The first destination of mankind beyond the earth

Welcome To The Moon

In antiquity, its phases gave us our week. In more recent years, it has served as a focal point and target for the space programs of many countries. In the not-too-distant future, it will serve as a stepping stone and mission base for our continued manned exploration of our Solar System.

“I like to think that the moon is there even if I am not looking at it.“ Albert Einstein

Our nearest celestial neighbor, a natural satellite of Earth, the Moon has fascinated Man throughout the ages. The fifth largest planetary satellite in the solar system, and when full it is the second-brightest object in our sky after the Sun.

As the Moon spins on its axis in the same time it takes to orbit the Earth, it only shows one face to us; this is known as synchronous rotation, though eccentricities in the Moon’s orbit called librations allow a few areas of the far side to occasionally be seen. All in all, we can therefore see up to 59% of the Moon’s surface over time.

Because the Earth is moving around the Sun, the Moon takes 29.53 Earth days to return to the same position relative to the Sun as seen from Earth, completing its cycle of phases. This makes a lunar day the same length: 29.53 Earth days between successive sunrises on the Moon.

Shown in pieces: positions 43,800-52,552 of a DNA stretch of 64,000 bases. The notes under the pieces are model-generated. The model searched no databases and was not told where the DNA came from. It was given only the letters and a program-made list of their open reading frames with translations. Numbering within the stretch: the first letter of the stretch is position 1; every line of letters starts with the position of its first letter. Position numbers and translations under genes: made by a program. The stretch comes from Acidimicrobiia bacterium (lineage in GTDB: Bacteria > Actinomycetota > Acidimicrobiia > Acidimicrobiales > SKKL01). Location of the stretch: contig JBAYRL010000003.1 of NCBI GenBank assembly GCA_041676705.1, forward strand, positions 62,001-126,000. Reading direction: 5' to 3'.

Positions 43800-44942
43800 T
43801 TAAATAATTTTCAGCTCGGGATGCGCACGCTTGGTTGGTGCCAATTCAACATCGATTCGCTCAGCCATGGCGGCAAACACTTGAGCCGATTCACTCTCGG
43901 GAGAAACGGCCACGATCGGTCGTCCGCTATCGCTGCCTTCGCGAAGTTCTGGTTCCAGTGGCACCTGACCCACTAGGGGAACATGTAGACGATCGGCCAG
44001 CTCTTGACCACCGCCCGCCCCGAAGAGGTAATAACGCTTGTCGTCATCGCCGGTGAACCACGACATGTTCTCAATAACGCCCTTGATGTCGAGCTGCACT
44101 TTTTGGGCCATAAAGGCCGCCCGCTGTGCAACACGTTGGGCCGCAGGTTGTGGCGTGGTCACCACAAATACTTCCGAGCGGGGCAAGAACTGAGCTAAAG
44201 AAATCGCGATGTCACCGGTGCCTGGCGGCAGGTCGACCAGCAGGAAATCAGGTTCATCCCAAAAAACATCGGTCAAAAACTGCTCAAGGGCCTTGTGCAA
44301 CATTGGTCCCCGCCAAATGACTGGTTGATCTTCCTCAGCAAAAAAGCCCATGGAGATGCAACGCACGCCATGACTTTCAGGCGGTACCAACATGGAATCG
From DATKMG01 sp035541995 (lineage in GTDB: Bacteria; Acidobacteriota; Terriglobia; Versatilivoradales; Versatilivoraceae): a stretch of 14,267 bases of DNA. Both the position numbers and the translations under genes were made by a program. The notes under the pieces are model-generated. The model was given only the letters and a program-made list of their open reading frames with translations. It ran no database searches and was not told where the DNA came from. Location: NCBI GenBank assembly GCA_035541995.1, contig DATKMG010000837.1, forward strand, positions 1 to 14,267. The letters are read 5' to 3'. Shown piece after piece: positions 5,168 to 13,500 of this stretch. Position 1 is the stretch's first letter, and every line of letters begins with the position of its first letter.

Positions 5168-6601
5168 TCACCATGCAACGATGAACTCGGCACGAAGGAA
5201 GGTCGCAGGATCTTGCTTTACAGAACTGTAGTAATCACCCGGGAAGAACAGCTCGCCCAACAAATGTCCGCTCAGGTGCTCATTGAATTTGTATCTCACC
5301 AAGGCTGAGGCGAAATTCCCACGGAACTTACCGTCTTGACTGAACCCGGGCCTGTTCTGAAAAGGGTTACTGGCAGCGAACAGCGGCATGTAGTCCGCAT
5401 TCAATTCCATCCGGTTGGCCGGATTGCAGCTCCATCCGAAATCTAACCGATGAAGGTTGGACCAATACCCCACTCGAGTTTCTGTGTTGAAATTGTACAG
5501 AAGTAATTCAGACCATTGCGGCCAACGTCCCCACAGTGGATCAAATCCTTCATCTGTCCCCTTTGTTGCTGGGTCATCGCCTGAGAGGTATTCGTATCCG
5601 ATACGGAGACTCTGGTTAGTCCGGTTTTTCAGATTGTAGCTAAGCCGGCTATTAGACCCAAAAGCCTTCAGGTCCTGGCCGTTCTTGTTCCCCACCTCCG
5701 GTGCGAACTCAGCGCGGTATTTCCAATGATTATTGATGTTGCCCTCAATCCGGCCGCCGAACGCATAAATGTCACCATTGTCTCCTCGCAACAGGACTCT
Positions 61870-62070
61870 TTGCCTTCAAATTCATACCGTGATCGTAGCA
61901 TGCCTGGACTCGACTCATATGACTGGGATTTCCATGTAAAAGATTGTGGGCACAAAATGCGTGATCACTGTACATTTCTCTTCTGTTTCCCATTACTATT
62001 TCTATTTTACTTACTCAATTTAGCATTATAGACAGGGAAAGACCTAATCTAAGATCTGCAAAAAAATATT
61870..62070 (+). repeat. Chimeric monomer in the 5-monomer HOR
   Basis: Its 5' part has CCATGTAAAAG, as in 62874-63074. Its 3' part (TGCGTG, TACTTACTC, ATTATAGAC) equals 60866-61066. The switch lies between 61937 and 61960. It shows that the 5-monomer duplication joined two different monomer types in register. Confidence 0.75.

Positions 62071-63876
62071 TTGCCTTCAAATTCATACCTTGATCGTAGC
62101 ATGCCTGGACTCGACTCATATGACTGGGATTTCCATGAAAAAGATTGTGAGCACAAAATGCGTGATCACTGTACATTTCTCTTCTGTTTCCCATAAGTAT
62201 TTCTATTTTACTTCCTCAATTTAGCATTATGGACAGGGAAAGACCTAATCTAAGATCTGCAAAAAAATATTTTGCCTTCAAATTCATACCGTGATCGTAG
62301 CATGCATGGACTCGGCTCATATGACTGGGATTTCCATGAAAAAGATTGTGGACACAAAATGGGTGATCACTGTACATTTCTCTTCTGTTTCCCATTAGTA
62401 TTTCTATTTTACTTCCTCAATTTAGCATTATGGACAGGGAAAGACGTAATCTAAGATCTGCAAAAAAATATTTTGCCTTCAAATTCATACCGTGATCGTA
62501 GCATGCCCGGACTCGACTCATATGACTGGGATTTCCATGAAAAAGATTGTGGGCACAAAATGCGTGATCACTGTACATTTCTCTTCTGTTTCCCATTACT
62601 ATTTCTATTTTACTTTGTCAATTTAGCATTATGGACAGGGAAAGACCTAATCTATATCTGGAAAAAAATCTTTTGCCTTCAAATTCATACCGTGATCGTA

In ancient times one of the main tasks of astronomers was to regulate the calendar. The main point of reference was the cycle of the Sun giving us day and night. Then came the progress of the Moon through its cycle of phases, sometimes not being seen, then ‘waxing’ from a thin crescent to a half disc, then through a gibbous phase to a full disc and then ‘waning’ in reverse to the opposite crescent and disappearing again. This gave rise to the concept of a ‘month’, so early calendars were therefore based on the Moon.

Early astronomers also realized the Moon is illuminated by the Sun, is a sphere, and by analogy they realized that the Earth must also be a sphere, something confirmed by the shape of the Earth’s shadow on the Moon during a lunar eclipse.

Here are some facts and figures about the Moon:

Average distance from Earth – 384,400 km (238,900 miles)

Diameter – 3,476 km (2,160 miles)

Angular diameter as seen from Earth – 29.3 to 34.1 arc minutes (about half a degree)

Mass (Earth = 1) 0.012

Gravity at equator (Earth = 1) 0.165

Volume (Earth = 1) 0.02

Rotational period – 27.32 days

Orbital period – 27.32 days

Contact info(at) with any articles, images, videos, or suggestions you may have for the site, or if you would like to volunteer to help build this page. We are looking for someone who is either already knowledgeable about the Moon and its history, or who is willing to do some research and fill out, expand, and curate this page. If you have a passion for the Moon, please share it with us!


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